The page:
The world’s cheapest new car, the Tata Nano, has not enjoyed the success the Indian carmaker envisioned when it introduced it in 2008. Since deliveries began in July 2009, only 229,157 Nanos were sold in India, although the plant that makes it has a capacity of 250,000 units a year. Furthermore, in March 2013, sales dropped by a staggering 86 percent from a year earlier.
The reason for the Nano’s lack of appeal is a rather peculiar one: the car is too cheap. At around $2,800 (€2,150), buyers don’t see it as a car. And who’s to blame them, since Tata Motors promoted the Nano as an inexpensive alternative to a motor scooter. This is why the automaker is rethinking its strategy and wants to introduce pricier models based on the Nano.
Essentially, Tata will build more expensive Nanos that will have similar prices to those of its rivals. Tata managing director Karl Slym told Bloomberg News that the current Nano’s marketing strategy “didn’t gel with anybody”. To put it simply, Slym said scooter drivers didn’t upgrade to a Nano because others “don’t think I’m buying a car, they think I’m buying something between a two- wheeler and a car.” On the other hand, car owners “didn’t want to buy it because it was supposed to be a two-wheeler replacement.”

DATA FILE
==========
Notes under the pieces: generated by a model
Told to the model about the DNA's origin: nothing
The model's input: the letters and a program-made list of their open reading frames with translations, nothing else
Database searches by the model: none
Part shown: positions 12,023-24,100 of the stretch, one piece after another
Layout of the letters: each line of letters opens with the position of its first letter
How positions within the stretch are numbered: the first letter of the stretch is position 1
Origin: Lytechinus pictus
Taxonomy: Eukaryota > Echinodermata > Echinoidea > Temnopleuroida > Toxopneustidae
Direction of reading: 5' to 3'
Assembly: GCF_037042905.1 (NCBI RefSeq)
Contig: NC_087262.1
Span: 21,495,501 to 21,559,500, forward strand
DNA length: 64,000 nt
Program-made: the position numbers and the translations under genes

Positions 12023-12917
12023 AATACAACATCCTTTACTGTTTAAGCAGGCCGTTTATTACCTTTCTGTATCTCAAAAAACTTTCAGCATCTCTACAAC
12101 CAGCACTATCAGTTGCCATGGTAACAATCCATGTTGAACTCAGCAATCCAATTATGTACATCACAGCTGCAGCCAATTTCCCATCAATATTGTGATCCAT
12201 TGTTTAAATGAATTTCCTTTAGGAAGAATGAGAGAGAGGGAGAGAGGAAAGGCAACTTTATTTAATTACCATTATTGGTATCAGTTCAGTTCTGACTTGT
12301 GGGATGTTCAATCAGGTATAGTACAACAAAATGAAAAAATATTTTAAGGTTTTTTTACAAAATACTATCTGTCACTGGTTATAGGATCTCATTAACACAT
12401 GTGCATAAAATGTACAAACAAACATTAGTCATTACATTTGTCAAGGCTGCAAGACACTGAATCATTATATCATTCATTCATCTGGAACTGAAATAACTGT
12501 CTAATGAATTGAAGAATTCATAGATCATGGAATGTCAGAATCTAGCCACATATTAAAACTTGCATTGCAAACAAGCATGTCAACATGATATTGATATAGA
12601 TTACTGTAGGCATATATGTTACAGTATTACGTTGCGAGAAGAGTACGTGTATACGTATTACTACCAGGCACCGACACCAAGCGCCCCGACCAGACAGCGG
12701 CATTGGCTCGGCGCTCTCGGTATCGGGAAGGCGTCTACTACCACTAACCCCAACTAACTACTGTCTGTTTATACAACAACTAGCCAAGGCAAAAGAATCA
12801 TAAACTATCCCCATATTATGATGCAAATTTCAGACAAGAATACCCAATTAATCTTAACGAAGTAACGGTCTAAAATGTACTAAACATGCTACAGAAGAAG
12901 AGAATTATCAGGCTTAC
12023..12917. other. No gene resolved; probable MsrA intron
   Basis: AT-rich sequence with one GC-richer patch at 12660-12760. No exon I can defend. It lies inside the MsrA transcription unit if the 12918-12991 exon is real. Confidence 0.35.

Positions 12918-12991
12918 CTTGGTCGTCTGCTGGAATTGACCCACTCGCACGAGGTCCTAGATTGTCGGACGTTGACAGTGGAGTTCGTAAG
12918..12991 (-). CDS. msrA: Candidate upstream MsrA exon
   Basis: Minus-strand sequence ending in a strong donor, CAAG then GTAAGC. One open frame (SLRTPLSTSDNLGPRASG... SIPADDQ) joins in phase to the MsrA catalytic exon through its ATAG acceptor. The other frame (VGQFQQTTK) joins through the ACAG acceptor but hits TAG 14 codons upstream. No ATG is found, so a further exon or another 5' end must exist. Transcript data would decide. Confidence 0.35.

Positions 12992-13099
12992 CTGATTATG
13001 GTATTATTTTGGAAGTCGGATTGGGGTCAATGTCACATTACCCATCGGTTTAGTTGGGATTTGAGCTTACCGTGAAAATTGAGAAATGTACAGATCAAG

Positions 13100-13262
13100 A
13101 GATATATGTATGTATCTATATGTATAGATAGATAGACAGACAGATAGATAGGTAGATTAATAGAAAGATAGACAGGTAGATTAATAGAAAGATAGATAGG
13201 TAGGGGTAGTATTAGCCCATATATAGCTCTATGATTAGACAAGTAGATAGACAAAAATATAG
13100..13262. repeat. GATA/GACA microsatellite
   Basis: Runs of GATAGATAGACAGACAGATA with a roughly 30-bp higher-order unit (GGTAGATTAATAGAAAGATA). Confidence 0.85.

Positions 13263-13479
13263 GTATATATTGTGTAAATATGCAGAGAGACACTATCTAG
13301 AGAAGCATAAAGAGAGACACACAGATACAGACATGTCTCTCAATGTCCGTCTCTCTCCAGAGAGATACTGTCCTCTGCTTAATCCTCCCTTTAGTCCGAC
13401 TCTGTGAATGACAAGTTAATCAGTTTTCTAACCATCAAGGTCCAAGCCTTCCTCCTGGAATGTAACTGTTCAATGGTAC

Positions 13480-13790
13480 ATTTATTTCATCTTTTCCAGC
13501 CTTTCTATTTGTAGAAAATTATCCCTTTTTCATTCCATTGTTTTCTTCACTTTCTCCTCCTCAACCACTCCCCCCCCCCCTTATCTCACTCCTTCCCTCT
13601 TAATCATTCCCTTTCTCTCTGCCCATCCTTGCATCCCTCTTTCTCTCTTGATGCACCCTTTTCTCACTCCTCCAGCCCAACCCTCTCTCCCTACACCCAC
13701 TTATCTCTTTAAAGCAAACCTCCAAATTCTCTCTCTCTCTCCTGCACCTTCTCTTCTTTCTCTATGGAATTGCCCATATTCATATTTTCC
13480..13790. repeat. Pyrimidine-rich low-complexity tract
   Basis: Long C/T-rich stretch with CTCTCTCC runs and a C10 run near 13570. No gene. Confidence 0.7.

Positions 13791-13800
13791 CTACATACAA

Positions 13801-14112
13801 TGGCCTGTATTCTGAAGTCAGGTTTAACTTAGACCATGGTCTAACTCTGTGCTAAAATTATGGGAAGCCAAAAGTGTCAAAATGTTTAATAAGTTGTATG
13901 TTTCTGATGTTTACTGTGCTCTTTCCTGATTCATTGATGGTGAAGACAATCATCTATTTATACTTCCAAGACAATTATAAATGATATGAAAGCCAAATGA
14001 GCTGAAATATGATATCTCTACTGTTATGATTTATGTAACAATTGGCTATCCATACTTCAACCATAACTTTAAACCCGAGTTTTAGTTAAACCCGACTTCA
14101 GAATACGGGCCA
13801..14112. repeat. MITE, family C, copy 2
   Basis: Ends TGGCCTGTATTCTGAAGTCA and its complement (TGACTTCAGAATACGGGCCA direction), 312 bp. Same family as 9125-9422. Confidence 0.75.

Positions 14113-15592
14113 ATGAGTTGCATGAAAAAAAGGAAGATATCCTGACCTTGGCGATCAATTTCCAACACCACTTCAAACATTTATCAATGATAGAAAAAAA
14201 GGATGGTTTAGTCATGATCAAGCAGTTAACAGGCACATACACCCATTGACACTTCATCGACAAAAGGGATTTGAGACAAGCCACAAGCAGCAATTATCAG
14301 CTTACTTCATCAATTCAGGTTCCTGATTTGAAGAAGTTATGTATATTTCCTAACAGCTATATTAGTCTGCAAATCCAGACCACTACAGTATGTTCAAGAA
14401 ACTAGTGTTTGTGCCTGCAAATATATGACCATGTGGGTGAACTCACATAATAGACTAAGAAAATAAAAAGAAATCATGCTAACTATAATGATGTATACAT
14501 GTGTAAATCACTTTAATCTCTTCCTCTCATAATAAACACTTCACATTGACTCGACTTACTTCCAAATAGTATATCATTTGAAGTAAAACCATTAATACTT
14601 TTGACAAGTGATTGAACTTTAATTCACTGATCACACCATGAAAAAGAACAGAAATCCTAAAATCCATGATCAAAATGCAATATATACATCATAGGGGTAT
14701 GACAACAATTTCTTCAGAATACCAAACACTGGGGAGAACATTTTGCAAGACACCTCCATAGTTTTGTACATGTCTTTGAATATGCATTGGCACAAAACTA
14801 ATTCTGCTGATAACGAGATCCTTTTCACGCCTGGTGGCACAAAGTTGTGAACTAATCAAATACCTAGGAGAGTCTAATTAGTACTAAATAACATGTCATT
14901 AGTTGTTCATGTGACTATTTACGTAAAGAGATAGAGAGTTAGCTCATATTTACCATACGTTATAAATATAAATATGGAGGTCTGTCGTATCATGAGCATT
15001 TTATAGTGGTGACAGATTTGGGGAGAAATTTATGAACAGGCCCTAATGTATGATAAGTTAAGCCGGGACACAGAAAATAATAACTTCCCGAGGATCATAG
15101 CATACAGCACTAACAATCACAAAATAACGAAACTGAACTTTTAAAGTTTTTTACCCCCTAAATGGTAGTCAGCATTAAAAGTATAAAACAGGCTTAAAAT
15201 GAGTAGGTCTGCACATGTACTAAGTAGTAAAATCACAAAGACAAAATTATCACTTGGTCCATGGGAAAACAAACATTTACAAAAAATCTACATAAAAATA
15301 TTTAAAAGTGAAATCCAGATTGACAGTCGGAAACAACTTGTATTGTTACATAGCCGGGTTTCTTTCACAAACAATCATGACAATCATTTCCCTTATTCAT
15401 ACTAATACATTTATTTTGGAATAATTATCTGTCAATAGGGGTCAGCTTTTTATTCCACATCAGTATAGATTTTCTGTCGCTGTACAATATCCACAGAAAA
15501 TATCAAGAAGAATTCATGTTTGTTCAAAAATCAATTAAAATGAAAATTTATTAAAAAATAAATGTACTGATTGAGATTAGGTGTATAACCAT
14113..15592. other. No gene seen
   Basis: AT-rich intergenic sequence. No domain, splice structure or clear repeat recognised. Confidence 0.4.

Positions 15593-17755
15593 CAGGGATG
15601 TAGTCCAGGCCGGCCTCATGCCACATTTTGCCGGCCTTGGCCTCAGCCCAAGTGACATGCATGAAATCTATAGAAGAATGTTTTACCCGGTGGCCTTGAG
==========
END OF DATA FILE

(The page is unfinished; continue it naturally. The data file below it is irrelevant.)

So what will the pricier Nano be like? Slym says the 2011 Tata Pixel concept (see photos below) is an example of what he has in mind for the brand. Based on the Nano, the study was fitted with scissor doors, automatic transmission and a diesel engine. Slym didn’t get into further details about the upgraded Nanos, adding that the car will be offered to “a wide variety of buyers and price points.”
It remains to be seen whether adding more expensive variants of the Nano using the same platform will be a successful strategy.
By Dan Mihalascu